Although the formula for classical conditioning is relatively simple, a number of corollary explanations of behavior evolved from it. Psychologists began to investigate how a conditioned response could be extinguished, why certain conditioned responses occurred in the presence of some stimuli and not others, and how classical conditioning could be applied in real-world settings.
Psychologists discovered that the passage of time has little effect on the strength of a conditioned response. That is, if a day, or week, or year passed before a dog were presented with the conditioned stimulus (the bell) again, the dog would still salivate at its sound (Mazur, 1994). What then, they wondered, would cause a subject to 'unlearn' such a response? Through a process called extinction – the presentation of the conditioned stimulus without the unconditioned stimulus, or in this case, the bell without the food – the conditioned response gradually disappears.
The question then arises, is the dog whose conditioned response has been extinguished the same as a dog who was never conditioned in the first place? That is, is the association between the conditioned and unconditioned stimulus permanently erased through extinction? A phenomenon known as spontaneous recovery suggests the association remains intact, although weakened. Dogs who were conditioned on Day 1, for example, and extinguished on Day 2, displayed the conditioned response again on Day 3 even though the conditioned response had been fully extinguished on the previous day. Psychologists disagree about what causes spontaneous recovery, but the phenomenon itself has been well documented (Mazur, 1994).
Rapid reacquisition also suggests that the process of extinction does not return an organism to its pre-conditioned state. Dogs who learn to associate the ringing of the bell with the presentation of food, and whose conditioned response is then extinguished, will re-learn the pairing of the two stimuli during a second phase of acquisition much more quickly than they learned it during the first phase.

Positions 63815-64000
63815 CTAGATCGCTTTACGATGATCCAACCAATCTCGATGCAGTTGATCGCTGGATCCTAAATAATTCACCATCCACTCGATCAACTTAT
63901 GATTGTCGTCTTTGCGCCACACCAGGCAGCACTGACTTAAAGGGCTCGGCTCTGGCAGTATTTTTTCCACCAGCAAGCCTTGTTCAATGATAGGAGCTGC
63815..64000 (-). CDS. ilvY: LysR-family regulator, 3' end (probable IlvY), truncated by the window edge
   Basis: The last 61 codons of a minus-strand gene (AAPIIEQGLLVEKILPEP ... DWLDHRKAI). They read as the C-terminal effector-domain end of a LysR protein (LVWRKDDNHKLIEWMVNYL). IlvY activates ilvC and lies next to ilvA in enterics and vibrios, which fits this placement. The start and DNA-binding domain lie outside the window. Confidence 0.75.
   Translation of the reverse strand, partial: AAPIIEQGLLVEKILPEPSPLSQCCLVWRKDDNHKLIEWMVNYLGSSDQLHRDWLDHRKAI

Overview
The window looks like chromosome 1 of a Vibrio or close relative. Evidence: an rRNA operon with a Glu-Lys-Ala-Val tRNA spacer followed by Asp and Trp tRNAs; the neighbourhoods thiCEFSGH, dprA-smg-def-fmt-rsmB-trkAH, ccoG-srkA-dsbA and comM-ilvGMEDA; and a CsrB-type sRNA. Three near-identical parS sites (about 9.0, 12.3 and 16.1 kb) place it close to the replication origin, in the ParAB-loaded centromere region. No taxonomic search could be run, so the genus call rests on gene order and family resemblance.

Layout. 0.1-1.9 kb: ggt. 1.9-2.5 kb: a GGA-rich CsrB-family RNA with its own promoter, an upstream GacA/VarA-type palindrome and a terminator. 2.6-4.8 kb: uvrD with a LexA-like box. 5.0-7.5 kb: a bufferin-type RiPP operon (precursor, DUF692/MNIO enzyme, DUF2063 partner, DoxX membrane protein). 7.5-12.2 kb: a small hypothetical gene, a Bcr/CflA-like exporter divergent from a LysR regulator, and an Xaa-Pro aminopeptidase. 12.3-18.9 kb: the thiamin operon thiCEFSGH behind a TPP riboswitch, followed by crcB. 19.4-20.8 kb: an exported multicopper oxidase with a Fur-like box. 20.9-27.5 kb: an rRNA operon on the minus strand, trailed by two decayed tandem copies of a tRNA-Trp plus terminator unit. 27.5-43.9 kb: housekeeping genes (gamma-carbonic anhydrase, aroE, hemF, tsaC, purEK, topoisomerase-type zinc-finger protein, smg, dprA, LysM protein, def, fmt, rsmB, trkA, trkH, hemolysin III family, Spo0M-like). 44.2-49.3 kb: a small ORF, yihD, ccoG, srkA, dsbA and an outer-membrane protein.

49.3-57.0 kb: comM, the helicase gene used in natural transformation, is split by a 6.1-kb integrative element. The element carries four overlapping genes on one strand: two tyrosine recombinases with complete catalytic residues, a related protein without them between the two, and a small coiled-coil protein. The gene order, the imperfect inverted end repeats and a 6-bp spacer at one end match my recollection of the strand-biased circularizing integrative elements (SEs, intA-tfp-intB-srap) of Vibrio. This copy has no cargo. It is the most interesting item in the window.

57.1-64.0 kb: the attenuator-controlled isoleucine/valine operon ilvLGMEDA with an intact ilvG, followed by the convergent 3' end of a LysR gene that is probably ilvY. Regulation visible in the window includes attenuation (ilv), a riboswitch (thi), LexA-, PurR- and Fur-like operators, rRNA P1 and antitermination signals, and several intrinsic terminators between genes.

Organisms will sometimes display a conditioned response when presented with a stimulus that is similar to, but not exactly the same as, the original conditioned stimulus. Such a phenomenon is known as stimulus generalization. Pavlov's dogs, for example, might salivate at the sound of a second bell that rings at a different but similar frequency as the first bell.
On the other hand, organisms can be explicitly 'taught' to discriminate between two stimuli. If Pavlov repeatedly paired a low-pitched bell with the presentation of the food, but did not pair a high-pitched bell with the presentation of the food, the dogs would learn to salivate at the sound of the first, but not the second.
In some cases, a stimulus that is never directly paired with the unconditioned stimulus can elicit the unconditioned response. For example, after dogs learned the association between the bell and food, Pavlov then began pairing the bell with a light flash, in the absence of the food. Dogs soon began salivating in response to the light flash alone, which they learned to associate with the bell, which they had previously learned to associate with food.
Extinction is sometimes not a reliable way to extinguish conditioned responses (Ormrod, 1990). The rate at which extinction occurs is often unpredictable, and finding opportunities to present the conditioned stimulus without the unconditioned stimulus is often difficult. As a result, psychologists suggest that counterconditioning may be a more effective may to change behavior. In the classic case of "Little Peter" (Ormrod, 1990), a young boy somehow learned to be afraid of rabbits. By giving Peter candy at the same time he was in the presence of a rabbit, the conditioned response elicited by the candy – pleasure – began to replace the conditioned response elicited by the rabbit – fear. Since pleasure and fear are incompatible responses, Peter couldn't experience both at once; gradually, his fear of rabbits disappeared.
Classical conditioning is just one of two theories of learning that characterize behaviorism. The second, known as operant conditioning, was developed by B.F. Skinner in the 1940s. Although both Pavlov and Skinner are considered behaviorists, they disagreed with one another. An editorial review of a talk given by Skinner at the dinner of the Pavlovian Society in 1966, for example, states that "Although very gracious, polite and deferential, Skinner implied that Pavlov was actually riding the wrong horse when he suggested that conditional reflexes could serve as a window to learned behavior. Skinner, of course, held to the unique power of the operant theory" (Skinner, 1996, p. 1).